Long ago in a land called 2014, my first book was published. An entire crew of people were involved and they rallied to throw a party and they made me cry.
To celebrate the book’s release, I held a Community Volunteer Fair where agencies and families showed-up and learned a little about each other.
My family and I decided if I was writing a book on serving others and we were trying to learn what that was all about, we should give away the proceeds I made from the book. Sure, the publisher and my agent would get money, but the money I earned would go to a local nonprofit.
Giving away money I made from the book sounded like a grand idea, but often ideas have a way of sounding much grander than they actually are. In reality, giving away proceeds from a book can look a little something like a few decent-sized checks followed by checks for $47.00 and checks for $11.00 and checks for $13.00 and checks for $25.00.
Donating $11.00 feels small, embarrassingly small. It often leaves me wondering if the admin who receives donation letters opens our our white envelope, giggles about the contents, and says,“Eleven dollars! This is exactly what we need to build a multi-million dollar development!”
A few weeks ago, I was invited to an outdoor ceremony for the nonprofit who receives the money from my first book. They are in the process of clearing land and creating a road which will lead to the future housing development/campus and a ceremony to bless the land was planned.
When I received the invitation, I didn’t want to go. This is out of character for me as I attend everything, and I am instant bff’s with any new person I discover in the produce aisle, but I felt small, $11.00 small. In addition, I think I am on the nonprofit’s list of people to invite to events such as this, but no one actually knows who I am. This makes for confused looks and awkward conversations.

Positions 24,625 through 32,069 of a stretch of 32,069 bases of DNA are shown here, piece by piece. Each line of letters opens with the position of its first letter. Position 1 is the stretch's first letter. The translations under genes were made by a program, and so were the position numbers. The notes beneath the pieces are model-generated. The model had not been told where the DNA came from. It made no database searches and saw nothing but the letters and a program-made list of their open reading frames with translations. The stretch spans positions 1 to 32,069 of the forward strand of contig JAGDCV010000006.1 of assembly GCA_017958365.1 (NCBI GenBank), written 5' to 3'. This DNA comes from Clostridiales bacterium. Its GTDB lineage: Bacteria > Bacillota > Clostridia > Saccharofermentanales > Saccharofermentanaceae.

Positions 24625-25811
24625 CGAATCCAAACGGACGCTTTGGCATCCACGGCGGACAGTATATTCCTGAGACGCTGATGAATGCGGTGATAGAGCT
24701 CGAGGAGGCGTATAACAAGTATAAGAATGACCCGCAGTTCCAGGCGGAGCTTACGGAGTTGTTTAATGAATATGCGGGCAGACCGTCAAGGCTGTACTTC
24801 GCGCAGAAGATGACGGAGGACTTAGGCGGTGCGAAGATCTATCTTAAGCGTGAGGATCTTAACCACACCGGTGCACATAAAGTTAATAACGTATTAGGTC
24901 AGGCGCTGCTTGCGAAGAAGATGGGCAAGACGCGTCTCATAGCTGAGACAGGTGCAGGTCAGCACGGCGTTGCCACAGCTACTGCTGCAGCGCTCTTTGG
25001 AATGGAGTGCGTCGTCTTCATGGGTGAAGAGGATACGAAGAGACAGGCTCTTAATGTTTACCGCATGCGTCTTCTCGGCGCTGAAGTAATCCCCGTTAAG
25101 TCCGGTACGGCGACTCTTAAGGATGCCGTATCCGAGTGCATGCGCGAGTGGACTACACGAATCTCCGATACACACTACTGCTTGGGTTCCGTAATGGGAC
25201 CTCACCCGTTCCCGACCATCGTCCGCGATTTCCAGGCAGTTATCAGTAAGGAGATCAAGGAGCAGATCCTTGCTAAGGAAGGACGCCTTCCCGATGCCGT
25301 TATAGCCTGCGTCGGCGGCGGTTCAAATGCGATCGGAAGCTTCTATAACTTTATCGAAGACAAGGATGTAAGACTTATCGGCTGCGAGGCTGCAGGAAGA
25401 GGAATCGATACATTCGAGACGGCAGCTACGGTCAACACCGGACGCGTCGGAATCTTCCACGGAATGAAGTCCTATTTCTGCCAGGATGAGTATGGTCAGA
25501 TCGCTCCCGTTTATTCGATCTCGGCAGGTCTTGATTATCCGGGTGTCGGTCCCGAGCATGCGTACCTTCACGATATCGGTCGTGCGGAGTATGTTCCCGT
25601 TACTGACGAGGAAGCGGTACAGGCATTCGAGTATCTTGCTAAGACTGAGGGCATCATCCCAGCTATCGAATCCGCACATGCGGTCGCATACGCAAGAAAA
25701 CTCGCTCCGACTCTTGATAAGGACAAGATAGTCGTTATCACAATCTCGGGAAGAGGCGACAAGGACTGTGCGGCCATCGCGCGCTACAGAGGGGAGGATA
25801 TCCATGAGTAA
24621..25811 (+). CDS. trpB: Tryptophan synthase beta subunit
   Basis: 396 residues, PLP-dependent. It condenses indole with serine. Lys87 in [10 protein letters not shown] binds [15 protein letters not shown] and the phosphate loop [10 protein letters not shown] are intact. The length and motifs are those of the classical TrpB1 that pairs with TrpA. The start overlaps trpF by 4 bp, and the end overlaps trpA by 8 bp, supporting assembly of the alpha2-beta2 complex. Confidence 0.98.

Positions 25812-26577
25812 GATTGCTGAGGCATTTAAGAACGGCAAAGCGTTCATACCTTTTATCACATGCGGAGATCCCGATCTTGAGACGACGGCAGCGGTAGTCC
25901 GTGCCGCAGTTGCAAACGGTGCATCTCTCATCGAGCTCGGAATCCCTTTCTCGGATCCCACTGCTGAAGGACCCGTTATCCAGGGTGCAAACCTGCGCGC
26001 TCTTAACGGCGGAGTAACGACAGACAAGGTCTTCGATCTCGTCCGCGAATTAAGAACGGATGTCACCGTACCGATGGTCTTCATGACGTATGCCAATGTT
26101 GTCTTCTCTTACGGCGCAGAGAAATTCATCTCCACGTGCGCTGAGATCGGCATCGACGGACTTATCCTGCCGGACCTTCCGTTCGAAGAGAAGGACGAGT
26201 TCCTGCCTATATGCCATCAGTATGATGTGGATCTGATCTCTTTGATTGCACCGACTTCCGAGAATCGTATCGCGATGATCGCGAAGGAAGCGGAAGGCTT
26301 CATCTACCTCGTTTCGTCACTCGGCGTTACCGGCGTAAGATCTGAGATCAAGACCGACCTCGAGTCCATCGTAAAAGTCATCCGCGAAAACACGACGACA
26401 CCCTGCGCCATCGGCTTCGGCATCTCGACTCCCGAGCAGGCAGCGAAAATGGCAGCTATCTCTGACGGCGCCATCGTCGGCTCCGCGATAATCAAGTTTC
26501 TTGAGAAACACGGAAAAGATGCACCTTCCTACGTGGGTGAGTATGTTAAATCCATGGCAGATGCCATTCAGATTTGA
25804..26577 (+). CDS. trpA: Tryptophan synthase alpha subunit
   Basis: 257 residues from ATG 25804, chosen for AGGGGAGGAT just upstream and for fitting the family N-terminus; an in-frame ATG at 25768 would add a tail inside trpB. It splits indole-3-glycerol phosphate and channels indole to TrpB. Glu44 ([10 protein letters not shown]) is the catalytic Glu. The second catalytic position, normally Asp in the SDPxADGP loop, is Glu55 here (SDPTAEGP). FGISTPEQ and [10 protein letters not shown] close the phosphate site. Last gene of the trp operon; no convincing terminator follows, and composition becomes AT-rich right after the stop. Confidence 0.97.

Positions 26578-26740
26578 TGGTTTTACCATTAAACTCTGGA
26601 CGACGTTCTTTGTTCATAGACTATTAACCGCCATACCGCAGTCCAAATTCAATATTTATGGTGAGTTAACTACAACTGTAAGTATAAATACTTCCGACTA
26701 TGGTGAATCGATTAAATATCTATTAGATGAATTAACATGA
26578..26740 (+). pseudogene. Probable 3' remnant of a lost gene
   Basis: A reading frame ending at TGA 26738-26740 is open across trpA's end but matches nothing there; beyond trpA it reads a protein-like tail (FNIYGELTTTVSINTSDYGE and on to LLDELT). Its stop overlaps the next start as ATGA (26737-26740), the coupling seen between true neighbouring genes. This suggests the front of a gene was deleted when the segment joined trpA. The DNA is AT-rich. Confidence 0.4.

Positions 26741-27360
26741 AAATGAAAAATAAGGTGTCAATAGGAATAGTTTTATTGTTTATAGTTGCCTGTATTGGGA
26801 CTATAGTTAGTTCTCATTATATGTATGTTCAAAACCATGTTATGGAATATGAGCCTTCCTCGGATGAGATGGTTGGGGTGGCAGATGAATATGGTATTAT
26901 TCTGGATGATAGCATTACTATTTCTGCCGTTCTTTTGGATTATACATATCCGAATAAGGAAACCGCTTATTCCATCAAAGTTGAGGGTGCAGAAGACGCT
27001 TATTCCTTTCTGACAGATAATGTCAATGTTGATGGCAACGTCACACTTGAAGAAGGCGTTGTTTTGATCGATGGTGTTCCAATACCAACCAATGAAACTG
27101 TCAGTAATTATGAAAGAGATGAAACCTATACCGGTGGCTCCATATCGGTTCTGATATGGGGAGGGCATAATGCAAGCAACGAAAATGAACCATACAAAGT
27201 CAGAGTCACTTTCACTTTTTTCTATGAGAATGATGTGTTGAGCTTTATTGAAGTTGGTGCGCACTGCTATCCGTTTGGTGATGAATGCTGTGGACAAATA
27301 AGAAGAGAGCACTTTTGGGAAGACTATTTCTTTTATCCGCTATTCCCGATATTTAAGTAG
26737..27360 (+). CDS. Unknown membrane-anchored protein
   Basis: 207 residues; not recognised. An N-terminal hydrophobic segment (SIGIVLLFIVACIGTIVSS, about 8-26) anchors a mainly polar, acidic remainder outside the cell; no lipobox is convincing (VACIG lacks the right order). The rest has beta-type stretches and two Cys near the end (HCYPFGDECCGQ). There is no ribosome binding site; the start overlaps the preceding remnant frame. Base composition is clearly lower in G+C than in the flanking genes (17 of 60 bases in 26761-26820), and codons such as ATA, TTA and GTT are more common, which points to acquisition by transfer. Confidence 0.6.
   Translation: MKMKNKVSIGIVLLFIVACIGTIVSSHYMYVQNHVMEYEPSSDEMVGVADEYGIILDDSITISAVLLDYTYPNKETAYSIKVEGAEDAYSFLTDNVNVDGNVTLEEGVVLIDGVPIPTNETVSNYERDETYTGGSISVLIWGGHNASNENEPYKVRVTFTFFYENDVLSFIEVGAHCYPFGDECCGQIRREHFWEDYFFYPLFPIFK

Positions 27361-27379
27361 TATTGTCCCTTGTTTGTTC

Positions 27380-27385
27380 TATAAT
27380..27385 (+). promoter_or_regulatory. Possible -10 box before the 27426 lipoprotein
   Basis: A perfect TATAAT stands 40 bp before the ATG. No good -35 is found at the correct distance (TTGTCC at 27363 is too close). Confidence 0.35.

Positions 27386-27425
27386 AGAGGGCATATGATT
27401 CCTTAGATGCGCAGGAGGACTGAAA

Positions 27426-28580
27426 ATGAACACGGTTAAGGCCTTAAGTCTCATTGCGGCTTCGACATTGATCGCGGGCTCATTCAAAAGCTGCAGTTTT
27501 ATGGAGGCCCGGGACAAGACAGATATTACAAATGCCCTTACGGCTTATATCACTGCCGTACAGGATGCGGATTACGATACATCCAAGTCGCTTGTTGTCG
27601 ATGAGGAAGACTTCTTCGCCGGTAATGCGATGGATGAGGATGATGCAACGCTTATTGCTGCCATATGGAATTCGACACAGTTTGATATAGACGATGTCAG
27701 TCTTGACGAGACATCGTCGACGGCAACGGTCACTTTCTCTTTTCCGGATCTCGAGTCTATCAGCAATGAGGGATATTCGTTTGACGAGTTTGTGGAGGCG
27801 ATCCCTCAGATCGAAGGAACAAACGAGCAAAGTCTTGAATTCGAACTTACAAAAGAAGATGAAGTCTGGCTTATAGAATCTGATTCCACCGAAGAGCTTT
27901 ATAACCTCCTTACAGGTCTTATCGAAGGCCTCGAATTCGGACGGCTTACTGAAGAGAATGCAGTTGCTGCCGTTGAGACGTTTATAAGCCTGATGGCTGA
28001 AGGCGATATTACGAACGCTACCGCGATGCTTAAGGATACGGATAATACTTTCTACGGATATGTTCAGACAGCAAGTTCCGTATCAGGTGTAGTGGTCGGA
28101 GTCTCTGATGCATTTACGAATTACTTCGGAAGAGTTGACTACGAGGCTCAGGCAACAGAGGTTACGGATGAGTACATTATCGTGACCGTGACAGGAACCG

I shook off my hesitation, recruited a friend, and took her along.
At the ceremony, attendees prayed and then dumped cups of rocks on the ground which will be the site of the development called Transformation Village. In our community, estimates indicate there are approximately 400 homeless women and 300 homeless children at any given time, and friends, that’s flat-out staggering to me. Transformation Village is a response to this need.
The building of this development is something very exciting in Western North Carolina, and I am a teeny, tiny part of it, and guess what? You are too.
Thank you for that. Thank you for buying the book, sharing about the book, using the book in your churches. Thank you for inviting me to speak to your people, and thanks for knowing way before it ever occurred to me, that $11.00 small is actually sometimes perfect.
You should also know, my friend and I tried to leave the ceremony early. Don’t worry, we were very high class and sneaky-like and while everyone was praying, we tiptoed away. Sadly, while we were being ever-so-quiet, a group of dogs (um, hello…where did a group dogs come from?) started barking, and therefore, my friend and I looked down and walked faster, and you know how barking dogs quiet right down when you walk faster.
So yeah, that was my exit at the ceremony. Be proud to know me.
Anyway, thanks for allowing me give you an update on Transformation Village, and thanks (as always) for reminding me of the important stuff.
Want to know more? You know you do.